'Electronic skin' from bio-friendly materials can track human vital signs with ultrahigh precision
Researchers from the UK created an “electronic skin” made from graphene capsules made up of a solid seaweed/graphene gel layer surrounding a liquid graphene ink core. These capsules then can be used to make biodegradable skin-on devices for measuring vital biomechanical signs with high precision and in real time.
🧠 Artificial Intelligence
Sergey Brin Is Back in the Trenches at Google
The Wall Street Journal reports that Sergei Brin, co-founder of Google who left the company in 2019, is back and is working closely with the team working on Google’s new AI model - Gemini, which might be released by the end of this year, according to the WSJ report.
Warcraft fans trick AI article bot with Glorbo hoax
World of Warcraft players suspected a gaming news website was scraping their subreddit to automatically generate news articles about what is going on in WoW. So they laid a trap. One of those players made a story about a new character coming to the game named Glorbo. The suspected bot picked up the fake story and wrote an entire article about it. The bot (most likely powered by some kind of LLM) even directly quoted the player mocking the news website.
Research to merge human brain cells with AI secures national defence funding
Australia’s National Intelligence and Security Discovery Research Grants Program (Australia’s equivalent of DARPA) has granted $600,000 AUD (around $400,000 USD) to Monash University and Cortical Labs to develop AI chips powered by real neurons. The project involves growing around 800,000 brain cells living in a dish, which are then “taught” to perform goal-directed tasks. Last year, Cordical Labs has proven that growing neurons inside a chip to power AI works by teaching neurons to play Pong.
Face/Off: Changing the face of movies with deepfakes
Deepfakes can not only spread misinformation but also gaslit people. In this paper, researchers showed a group of 436 people fake movie remakes (such as Will Smith staring as Neo in The Matrix). They discovered an average false memory rate of 49%, with many participants remembering the fake remake as better than the original film. They also found that deepfaked videos were not more or less effective than fake text.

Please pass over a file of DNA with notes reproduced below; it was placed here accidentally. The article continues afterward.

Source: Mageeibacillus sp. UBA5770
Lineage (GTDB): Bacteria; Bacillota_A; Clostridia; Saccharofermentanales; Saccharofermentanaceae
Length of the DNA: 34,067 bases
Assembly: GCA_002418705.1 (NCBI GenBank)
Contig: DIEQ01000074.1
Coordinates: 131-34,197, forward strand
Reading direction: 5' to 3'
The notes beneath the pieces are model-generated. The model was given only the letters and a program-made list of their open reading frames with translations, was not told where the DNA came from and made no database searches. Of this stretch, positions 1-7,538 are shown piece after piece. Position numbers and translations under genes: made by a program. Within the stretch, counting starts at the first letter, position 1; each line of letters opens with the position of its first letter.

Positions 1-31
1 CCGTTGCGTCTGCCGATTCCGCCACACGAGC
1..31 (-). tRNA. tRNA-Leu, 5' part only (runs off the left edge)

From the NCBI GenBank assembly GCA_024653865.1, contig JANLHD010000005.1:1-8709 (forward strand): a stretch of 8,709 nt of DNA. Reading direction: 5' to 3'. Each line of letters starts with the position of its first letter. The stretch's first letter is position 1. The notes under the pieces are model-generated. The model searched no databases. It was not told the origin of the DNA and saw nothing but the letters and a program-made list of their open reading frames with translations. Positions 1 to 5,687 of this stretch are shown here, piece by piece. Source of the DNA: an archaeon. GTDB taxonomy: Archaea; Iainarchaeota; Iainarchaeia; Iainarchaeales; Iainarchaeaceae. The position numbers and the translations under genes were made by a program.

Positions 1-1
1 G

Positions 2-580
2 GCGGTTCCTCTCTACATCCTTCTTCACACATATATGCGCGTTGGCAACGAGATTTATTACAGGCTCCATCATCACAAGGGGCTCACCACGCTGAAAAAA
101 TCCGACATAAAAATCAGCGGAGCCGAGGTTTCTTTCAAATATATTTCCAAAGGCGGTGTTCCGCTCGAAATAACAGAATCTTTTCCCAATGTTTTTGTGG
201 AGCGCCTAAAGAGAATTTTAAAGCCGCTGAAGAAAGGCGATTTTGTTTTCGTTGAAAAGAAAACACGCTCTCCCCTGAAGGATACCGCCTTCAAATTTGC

China’s AI Regulations and How They Get Made
If you have ever wanted to know how the Chinese government got where it is now regarding AI regulations, then this comprehensive paper will give you everything you need to know. The paper breaks down the regulations into their component parts—the terminology, key concepts, and specific requirements—and then traces those components to their roots, revealing how Chinese academics, bureaucrats, and journalists shaped the regulations, and what the future trajectory of Chinese AI governance could look like.
Shape-Shifting, Self-Healing Machines Are Among Us
Is there a future where if you drop your phone, it can repair itself? According to researchers studying self-healing electronics, yes, that future is possible. Those devices can also be flexible, shape-shifting and even better for the environment. Researchers have already successfully developed healable transistors, capacitors, and other electronic components using these materials and are now experimenting with more complex devices and designs.
It’s Totally Fine for Humanoid Robots to Fall Down
We seem to like watching robots falling over. Every time a new video of a humanoid robot falling down shows up on the internet, it gets millions of views. In this article, IEEE Spectrum speaks with people working at Agility Robotics and Boston Dynamics about how engineers view falls as a natural part of the learning process and are continuously improving robot capabilities and safety not only for the robot but also for people around it.
Robot’s movement is, well, robotic. That’s good enough for many applications but not good enough for making robots feel alive. Researchers at Disney and ETH Zurich present a way of translating animated movements into a real robot. This approach allows animators to define how a robot should move in an animated environment and then seamlessly transfer those movements into a physical robot. With this technology, robots can exhibit more natural and expressive behaviours, something that Disney could use in their parks to improve animatronic experiences.
CRISPR Crops Are Here
Could CRISPR feed the world? Proponents of CRISPR foods say yes, CRISPR can do that through crops and animals genetically edited to be heartier, thrive in more places, require fewer pesticides and fertilizers and water, survive longer on shelves, or make tastier or more nutritious produce. And there are already CRISPR-modified foods available for sale, such as mustard greens edited to taste less bitter, tomatoes edited to contain higher amounts of GABA (γ-aminobutyric acid) or cows modified to be short-haired and more heat-resistant.
H+ Weekly sheds light on the bleeding edge of technology and how advancements in AI, robotics, and biotech can usher in abundance, expand humanity's horizons, and redefine what it means to be human.